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Is Horsestance The Best Exercise For Treating Back Pain?

Written by: Nick Jack
Category: 2014
on 02 June 2016
Hits: 5475

You must be thinking what is this exercise? Well it has many names depending on where you learned how to do it. Being CHEK Practitioners we tend to refer to this as Horsestance, Pilates instructors refer to it as Quadruped, and many Americans including famous back pain researcher and author of great books on back Stuart McGill call this Bird-Dog! While the name may differ with different institutes, they all agree that this movement is one of the best you can do to treat injured back pain and also prevent it! This exercise not only targets the back but also the hip extensors, which in many cases is the whole problem. The lack of hip mobility and stability forces the spine to move too much with simple movements like bending and squatting. The spine is saved from high compressive loads in a four point position and allows people to work on creating stability and good extension of the back. McGill has found from his research that this exercise is a major contributor to desensitizing back pain!

How To Do Horsestance Correctly

  1. Start with wrists directly below the shoulders, elbows turned back and knees directly below the respective hip joints. The legs are parallel and the elbows should remain turned back toward the thighs, with the fingers directed forward.
  2. Place a stick on your back and try to hold perfect spinal alignment, with the stick parallel to the floor. The space between your lower back and the stick should be about the thickness of your hand. Activate your abdominal stabilizers by gently drawing the belly button inward.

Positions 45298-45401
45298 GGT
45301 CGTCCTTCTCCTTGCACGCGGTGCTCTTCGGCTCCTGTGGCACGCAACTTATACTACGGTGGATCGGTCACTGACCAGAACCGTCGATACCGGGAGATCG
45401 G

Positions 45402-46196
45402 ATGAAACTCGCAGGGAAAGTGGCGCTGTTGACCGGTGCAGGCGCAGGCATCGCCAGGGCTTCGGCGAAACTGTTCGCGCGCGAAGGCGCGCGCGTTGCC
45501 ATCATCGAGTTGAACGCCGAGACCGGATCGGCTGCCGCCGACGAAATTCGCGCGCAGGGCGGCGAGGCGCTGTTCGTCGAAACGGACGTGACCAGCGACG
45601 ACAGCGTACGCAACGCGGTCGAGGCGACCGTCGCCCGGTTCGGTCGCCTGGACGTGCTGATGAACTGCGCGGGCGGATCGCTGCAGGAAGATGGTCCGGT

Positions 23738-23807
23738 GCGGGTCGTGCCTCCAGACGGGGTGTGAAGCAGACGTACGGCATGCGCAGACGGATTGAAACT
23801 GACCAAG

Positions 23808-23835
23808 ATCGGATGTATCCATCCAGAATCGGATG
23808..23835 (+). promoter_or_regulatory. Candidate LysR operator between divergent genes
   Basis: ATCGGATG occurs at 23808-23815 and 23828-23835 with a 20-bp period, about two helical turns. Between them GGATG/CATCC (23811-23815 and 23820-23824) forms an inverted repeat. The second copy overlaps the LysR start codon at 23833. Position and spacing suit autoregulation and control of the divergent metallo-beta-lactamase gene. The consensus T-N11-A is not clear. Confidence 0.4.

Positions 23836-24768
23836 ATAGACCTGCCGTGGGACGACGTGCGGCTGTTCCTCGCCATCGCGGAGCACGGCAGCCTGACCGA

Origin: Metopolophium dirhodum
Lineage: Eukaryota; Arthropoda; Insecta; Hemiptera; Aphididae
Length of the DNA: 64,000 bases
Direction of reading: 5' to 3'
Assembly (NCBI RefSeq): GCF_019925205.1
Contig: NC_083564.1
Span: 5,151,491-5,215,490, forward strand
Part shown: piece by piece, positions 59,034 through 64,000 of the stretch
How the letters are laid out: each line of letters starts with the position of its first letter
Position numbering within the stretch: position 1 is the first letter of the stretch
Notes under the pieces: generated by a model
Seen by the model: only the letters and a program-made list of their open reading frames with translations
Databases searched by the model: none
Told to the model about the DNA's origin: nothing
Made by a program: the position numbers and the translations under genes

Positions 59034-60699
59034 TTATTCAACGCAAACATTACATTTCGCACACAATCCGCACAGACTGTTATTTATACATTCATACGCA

3. Raise one arm to a point 45° off the mid line of the body, in the same horizontal plane as the back.
  4. Elevate the opposite leg to the point at which your leg is in the same horizontal plane as your torso. Keep the shoulder girdle and pelvis parallel to the floor.
  5. Hold for 10 seconds and switch sides.
  6. Aim to do about 10 reps all together.

This is covered in great detail in our Back Pain Secrets video and ebook program you can download. Click here for more information and at the bottom of the page I have a few Free Reports you can also download straight away.

Key Technique Points

  • If you find it too hard or painful to do the exercise with arm and leg, break the exercise in half and use only the leg or only the arm and then integrate the arm and leg when you improve.
  • Be careful not to lift the leg too high as this will cause you to twist your spine too much and compress your spine. I like to tell my clients to imagine they are pushing a wall with their heel. This then gives them more feeling of using their butt muscles.